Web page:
But as the journey with Christ extends from days into years, the path often grows more difficult.
And as faith requires more commitment and even brings moments of confusion along uncertain paths, some Christ followers drift away.
That has always been the case.
Even Judas, one of the twelve, lost confidence as the tide of popularity began to turn…
Yet, as the path gradually grows narrower and then, begins to wind up the mountain, genuine faith clings to Christ (Matthew 10:22). Granted, at times, authentic faith hangs on with white knuckles. But hang on, it does.
Peter’s response sums it up, “Lord, to whom shall we go? You have words of eternal life,” (John 6:66-67).
The journey had begun on a sunny fishing day, but in time, storm clouds gathered.
Abba doesn’t promise a wide open, thoroughfare.
Would the disciples have followed had they known where the journey would lead?
Well, to be quite frank, I don’t think they were ready for the cross that first day on the beach when Jesus called, “Follow me.”
When we first come to know Jesus, He gently leads us.
However, as Jesus spent more and more time with them and as they came to trust and love Him more, He began to hint of things that were to come.
And despite three years of daily discipleship, most of them hid in fear when the Sanhedrin put Jesus on trial. On that Passover Eve, only Peter and John dared to stand in the shadows and observe the religious court.
That mountain climb to Calvary was fraught with peril–so much so that even the courageous and devoted Peter stumbled.
However, the disciples found hope in Christ’s resurrection. In fact, with Christ’s appearing, they stood on a mountaintop.
True, we now know that they would further encounter valleys of trial and suffering. But instead of describing the gory specifics of persecution and martyrdom, Jesus gave them light just enough for the next step.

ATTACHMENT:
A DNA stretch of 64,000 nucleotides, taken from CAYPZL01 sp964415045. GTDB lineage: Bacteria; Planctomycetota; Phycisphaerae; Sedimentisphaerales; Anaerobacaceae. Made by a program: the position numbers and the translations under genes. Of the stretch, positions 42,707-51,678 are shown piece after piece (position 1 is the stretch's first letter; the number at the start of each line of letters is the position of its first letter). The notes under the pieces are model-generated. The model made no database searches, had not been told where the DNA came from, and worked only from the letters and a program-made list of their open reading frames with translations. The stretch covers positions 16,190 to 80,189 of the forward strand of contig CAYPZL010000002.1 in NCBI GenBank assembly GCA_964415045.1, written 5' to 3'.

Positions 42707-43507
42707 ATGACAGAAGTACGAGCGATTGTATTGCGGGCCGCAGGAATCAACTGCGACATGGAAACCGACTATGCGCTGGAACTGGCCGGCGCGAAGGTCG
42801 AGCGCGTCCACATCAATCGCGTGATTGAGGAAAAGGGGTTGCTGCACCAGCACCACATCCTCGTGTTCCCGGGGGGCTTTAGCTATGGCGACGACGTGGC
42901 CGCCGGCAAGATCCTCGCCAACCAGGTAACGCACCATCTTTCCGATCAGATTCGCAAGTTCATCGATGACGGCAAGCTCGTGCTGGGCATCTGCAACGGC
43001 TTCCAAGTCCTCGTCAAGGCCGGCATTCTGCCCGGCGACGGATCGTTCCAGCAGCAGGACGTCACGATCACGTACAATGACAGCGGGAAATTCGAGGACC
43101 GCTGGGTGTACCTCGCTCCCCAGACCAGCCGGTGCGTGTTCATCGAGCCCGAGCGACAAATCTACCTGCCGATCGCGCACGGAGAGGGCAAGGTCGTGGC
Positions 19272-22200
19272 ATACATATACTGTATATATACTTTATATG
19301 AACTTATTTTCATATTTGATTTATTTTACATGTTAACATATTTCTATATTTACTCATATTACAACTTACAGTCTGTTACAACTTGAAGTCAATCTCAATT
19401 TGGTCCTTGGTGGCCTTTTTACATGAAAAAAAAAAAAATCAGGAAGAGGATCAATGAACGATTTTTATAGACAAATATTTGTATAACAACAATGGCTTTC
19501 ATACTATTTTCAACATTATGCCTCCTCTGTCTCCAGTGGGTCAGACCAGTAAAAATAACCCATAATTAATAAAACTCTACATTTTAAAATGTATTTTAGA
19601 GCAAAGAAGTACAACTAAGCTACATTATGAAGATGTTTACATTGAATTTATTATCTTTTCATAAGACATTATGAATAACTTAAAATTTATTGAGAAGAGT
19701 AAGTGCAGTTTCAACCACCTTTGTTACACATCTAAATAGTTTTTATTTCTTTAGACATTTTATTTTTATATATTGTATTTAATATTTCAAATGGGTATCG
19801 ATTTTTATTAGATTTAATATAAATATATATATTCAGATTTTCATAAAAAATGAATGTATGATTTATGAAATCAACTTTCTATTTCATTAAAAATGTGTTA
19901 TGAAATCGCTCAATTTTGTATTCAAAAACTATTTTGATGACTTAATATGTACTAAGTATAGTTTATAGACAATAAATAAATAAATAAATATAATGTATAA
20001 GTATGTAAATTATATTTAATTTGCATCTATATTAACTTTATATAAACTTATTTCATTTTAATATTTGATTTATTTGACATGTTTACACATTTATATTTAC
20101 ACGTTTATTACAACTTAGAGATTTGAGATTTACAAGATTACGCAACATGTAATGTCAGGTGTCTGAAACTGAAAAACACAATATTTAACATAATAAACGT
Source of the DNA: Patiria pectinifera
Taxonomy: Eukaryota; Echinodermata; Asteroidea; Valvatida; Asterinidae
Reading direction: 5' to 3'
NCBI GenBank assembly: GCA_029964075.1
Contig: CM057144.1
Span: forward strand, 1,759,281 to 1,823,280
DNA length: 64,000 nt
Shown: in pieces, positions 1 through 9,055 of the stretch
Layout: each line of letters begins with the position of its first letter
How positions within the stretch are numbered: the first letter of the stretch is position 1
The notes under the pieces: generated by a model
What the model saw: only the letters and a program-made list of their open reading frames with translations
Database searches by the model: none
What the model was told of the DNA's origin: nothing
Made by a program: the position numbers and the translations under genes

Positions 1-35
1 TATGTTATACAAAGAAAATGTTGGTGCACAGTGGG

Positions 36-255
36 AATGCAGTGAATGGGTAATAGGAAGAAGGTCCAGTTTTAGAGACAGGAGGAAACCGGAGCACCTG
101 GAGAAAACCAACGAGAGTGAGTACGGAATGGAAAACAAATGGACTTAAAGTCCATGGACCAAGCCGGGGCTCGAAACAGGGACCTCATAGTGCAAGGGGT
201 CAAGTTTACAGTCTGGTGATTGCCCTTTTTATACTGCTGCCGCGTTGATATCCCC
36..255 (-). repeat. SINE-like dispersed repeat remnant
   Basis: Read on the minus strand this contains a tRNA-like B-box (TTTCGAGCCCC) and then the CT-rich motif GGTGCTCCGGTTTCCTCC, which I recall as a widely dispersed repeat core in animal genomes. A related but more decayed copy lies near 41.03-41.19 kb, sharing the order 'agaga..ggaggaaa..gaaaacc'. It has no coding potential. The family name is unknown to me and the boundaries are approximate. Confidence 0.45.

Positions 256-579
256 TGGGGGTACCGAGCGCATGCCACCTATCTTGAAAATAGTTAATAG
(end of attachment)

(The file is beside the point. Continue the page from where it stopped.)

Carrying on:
Jesus commanded them with a promise, “Go therefore and make disciples of all the nations…and lo’ I am with you always…” (Matthew 28: 19-20).
Later, when they stood before the Jewish religious leaders as had their Savior, they likely remembered Christ’s comforting words, “And when they arrest you and deliver you up, do not be anxious beforehand about what you are to say, but say whatever is given you in that hour; for it is not you who speak, but it is the Holy Spirit,” (Mark 13:11).
His light illuminated the path just when they needed direction most.
Not a moment sooner.
We, too, may discover that the road to Abba’s house becomes increasingly difficult, despite the breathtaking mountain top views.
Yet, Grace guides us step-by-step. His Word is a “lamp” for our paths (Psalm 119:105).
His light illuminates the path just when we need direction most.
We may not have a panorama view of our future, but we can trust Abba because even in the precarious passages because ” …the Lord knows how to rescue godly men from trials…” (2 Peter 2:9).
So, once again, you and I will choose to trust the Sovereign Shepherd. He knows the way. We’re safe in the back seat of our Heavenly Father’s chariot.
Truly. Knowing that Abba is in the driver’s seat makes all the difference.
“But the Counselor, the Holy Spirit, whom the Father will send in my name, will teach you all things and will remind you of everything I have said to you. Peace I leave with you; my peace I give you. I do not give to you as the world gives. Do not let your hearts be troubled and do not be afraid,” ~John 14:26-27